Marwa Arsanios

Perhaps to address the question of constituencies we should be first addressing the current impasse of liberal democracy in its intricate relation to the neoliberal project. In some parts of the world, the collapse of this system can already predict a certain future of the nation-state model in its current form. In places where the infrastructural support of the state has collapsed, or where different forms of state institutions are purposefully left to fall apart in order to be privatized, there, we can somehow perceive and imagine the catastrophic future of liberal democracies.

On October 26 2015 was the first strong rain of the season in Beirut that many people were apprehending because of the garbage crisis that had led to waste accumulation in different green spots in the mountains, on rivers’ banks and by the seashore. The garbage crisis has been going on for more than a year now, so I am not sure if we can still call it a crisis, it has rather become an ongoing temporary situation people are living in.

I will briefly give a context to what had happened since June 2015; The contract of the private company that was in charge of collecting the garbage had ended, after many renewals and many failures to accomplish the tasks they were legally due to complete, such as recycling 80% of the waste, so garbage was not collected from the streets for a whole month. The garbage company had only recycled 8% of the waste, and instead used non-sanitary dumps to throw in all kinds of waste (medical, industrial, organic etc...) for more than 20 years.

These dumps were located next to the most deprived residential areas by seashores and Beirut’s riverbank amongst other places. The developers’ and politicians’ strategy was to devalue the neighboring land in order to be able to buy it at a very low price and develop it. The placement of landfills by the seashore is not only the result of mis-management and chaos, but rather a planned strategy that developers have used repeatedly since the 1990s, as landfills can also be turned into land that can be extended into the sea.

On the day of the first rain of the season, garbage flooded the streets of the city. On that same day a Lebanese collector was inaugurating the first private contemporary art foundation in Beirut situated inside a mall designed by David Adjaye, that hosts the foundation and along other luxurious brands such as Gucci, Furla etc… The foundation is located on a major highway by the sea side that links Beirut to the north of the country.

Two days prior to the opening the Minister of Interior circulated an official announcement about the temporary closing of one part of the highway to facilitate the circulation for the people attending the inauguration of the foundation.

This same Minister of interior had been trying to shut down protests that erupted because of the garbage crisis and other corruption issues and were demanding the government to step down.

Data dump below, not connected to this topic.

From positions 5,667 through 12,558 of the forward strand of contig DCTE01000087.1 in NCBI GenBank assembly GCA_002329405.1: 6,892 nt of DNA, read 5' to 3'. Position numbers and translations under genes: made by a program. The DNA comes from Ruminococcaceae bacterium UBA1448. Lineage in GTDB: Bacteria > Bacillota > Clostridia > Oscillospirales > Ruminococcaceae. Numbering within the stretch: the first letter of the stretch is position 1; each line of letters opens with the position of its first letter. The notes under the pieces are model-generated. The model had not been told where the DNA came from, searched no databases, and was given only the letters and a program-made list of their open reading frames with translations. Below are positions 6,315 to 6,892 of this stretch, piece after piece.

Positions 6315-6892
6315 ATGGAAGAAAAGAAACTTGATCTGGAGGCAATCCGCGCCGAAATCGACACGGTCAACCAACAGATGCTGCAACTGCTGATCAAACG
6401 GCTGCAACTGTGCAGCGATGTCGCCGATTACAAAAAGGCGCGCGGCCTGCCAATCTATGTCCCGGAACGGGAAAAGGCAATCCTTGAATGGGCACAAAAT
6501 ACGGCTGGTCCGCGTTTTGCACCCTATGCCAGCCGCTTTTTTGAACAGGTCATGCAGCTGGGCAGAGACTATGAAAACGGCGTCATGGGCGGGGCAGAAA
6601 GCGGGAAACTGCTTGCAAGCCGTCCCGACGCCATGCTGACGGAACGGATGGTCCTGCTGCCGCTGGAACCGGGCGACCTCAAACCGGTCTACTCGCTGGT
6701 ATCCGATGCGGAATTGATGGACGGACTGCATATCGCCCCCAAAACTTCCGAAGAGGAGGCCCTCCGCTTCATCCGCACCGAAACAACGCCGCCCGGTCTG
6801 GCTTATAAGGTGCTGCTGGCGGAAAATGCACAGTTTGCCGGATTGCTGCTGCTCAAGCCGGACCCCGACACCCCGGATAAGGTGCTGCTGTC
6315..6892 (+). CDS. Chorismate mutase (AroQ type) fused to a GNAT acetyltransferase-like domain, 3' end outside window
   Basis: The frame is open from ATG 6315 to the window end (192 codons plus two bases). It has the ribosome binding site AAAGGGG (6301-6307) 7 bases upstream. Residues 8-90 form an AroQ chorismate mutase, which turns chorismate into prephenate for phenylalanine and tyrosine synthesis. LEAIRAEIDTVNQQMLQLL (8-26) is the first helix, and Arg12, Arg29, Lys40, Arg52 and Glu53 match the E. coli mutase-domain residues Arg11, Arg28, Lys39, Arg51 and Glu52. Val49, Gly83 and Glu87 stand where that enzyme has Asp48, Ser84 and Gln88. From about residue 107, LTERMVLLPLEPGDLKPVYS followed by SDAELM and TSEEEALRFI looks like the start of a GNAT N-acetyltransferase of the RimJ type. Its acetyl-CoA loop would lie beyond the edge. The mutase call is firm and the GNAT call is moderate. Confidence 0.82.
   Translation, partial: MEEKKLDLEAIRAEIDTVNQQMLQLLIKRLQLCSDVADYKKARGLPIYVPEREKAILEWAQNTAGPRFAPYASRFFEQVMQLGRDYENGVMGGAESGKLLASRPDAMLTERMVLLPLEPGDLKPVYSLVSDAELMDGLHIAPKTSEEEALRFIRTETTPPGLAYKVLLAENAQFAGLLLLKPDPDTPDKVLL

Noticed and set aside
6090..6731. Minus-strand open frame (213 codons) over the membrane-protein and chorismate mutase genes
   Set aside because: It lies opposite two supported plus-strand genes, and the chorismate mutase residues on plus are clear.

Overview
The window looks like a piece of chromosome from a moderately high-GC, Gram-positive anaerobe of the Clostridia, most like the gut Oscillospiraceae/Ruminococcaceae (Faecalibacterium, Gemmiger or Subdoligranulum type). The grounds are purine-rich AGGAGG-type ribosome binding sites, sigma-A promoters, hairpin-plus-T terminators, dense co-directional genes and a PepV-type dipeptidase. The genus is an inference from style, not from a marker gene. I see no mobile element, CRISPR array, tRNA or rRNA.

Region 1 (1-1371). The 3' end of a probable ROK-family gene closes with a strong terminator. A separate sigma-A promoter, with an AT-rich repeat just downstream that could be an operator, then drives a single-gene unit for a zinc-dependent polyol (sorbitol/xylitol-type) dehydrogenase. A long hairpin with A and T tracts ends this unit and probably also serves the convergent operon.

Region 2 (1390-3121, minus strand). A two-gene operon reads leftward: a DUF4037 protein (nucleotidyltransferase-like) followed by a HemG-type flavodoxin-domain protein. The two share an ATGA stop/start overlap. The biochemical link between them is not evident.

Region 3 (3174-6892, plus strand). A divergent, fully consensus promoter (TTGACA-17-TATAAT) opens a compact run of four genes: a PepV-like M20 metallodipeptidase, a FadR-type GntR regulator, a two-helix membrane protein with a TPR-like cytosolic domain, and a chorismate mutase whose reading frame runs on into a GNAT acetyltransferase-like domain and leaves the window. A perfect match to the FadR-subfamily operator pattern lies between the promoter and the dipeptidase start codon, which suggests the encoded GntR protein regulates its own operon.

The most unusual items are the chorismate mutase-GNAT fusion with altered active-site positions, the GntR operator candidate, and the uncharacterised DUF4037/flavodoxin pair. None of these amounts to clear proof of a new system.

So we find ourselves here with an ecological catastrophe on the one hand and a luxurious art foundation on the other, piles of garbage accumulating by the seashore, flooded garbage, an infinitude of wealth and art collections. Almost as if the art foundation was emerging out of the piles of garbage, or rather, being built on top of them, on the reclaimed land made out of garbage and rubble amongst other things.

This intertwinement of garbage and real estate is not new, it started with in the 1990s with the reconstruction of the city. But what is new to it is the private art foundations that are being built on top of it. And we could even say that capital is moving from the real estate bubble into the arts, or rather between the real estate economy and the arts.

It all seems like a fast-forward into the future of capitalist catastrophes and the future of the city collapsing and melting into its own self.

How can we think about institutions in the middle of this construction fever?

I would like here to give the example of 98weeks research space, a research project I co-founded with Mirene Arsanios in 2007.

We started with a need to create a research platform and community that would be looking at a same research topic through different angles and that would be pursuing a collective form of research. After doing many projects and setting up a project space we came to a moment where we felt that the structures we are working in and thinking through needs to be in itself thought as a feminist structure, or the question was: how can an art organization be a feminist one? This question was the topic of the feminisms forum we organized with Sidsel Nelund in the summer of 2015.

It proposed to think through the question of labor and its relation to capital, domesticity and institutions. At a very specific moment, where there is a growing economy of domestic work and migratory flows significant not only for a Lebanese context. Simultaneously, Beirut is experiencing an increase in new art institutions and we see that women constitute a precarious part of the work force upon which the art world functions. As art institutions continuously reproduce this exploitation, we wanted to critically ask: How can we think of underpaid women in the art world in the frame of a larger history of un(der)paid domestic work?

So if underpaid (mostly) women run the artworld’s structures, perhaps while all the new art foundations are emerging and capital is being thrown into the arts, we could propose a feminist structure where questions of labor, equal pay, working hours, social security and maternal leave are brought to the front, where questions of sexism and sexual harassment inside institutions are brought to the front.
Where questions of care work and reproductive work (tasks that are “naturally” assigned to women) can be re-questioned.

And if jobs are extension of the housework condition then how can an art structure re-think this gendered division of labor.